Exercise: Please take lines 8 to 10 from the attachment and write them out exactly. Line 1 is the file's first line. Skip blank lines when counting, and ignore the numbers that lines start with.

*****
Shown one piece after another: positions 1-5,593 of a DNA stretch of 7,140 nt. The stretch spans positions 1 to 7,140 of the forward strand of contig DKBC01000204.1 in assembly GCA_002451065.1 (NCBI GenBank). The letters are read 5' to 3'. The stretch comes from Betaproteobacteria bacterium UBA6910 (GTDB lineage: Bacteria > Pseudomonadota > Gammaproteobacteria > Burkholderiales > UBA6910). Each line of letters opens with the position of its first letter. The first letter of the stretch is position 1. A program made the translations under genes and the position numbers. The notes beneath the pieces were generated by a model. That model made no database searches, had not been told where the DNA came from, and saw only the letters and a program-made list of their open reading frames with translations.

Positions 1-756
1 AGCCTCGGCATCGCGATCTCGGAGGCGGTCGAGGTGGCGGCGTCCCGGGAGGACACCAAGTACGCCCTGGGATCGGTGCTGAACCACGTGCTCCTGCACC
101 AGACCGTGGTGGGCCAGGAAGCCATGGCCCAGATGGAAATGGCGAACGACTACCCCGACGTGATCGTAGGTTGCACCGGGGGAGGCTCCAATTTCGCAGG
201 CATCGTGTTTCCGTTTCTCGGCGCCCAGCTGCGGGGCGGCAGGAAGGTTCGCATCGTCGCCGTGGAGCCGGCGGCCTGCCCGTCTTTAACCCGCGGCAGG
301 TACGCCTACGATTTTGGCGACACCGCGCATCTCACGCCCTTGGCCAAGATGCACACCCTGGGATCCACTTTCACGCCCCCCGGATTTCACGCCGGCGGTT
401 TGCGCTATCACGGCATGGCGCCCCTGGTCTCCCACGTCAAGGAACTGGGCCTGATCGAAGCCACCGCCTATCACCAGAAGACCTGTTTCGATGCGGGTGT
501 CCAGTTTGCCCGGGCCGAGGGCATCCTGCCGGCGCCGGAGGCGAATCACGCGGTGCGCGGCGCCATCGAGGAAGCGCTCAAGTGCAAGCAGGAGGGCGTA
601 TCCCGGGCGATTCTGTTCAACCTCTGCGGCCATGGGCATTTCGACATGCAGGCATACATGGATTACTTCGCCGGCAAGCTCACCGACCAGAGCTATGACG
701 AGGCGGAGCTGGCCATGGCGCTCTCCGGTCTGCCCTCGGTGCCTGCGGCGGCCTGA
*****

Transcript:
501 CCAGTTTGCCCGGGCCGAGGGCATCCTGCCGGCGCCGGAGGCGAATCACGCGGTGCGCGGCGCCATCGAGGAAGCGCTCAAGTGCAAGCAGGAGGGCGTA
601 TCCCGGGCGATTCTGTTCAACCTCTGCGGCCATGGGCATTTCGACATGCAGGCATACATGGATTACTTCGCCGGCAAGCTCACCGACCAGAGCTATGACG
701 AGGCGGAGCTGGCCATGGCGCTCTCCGGTCTGCCCTCGGTGCCTGCGGCGGCCTGA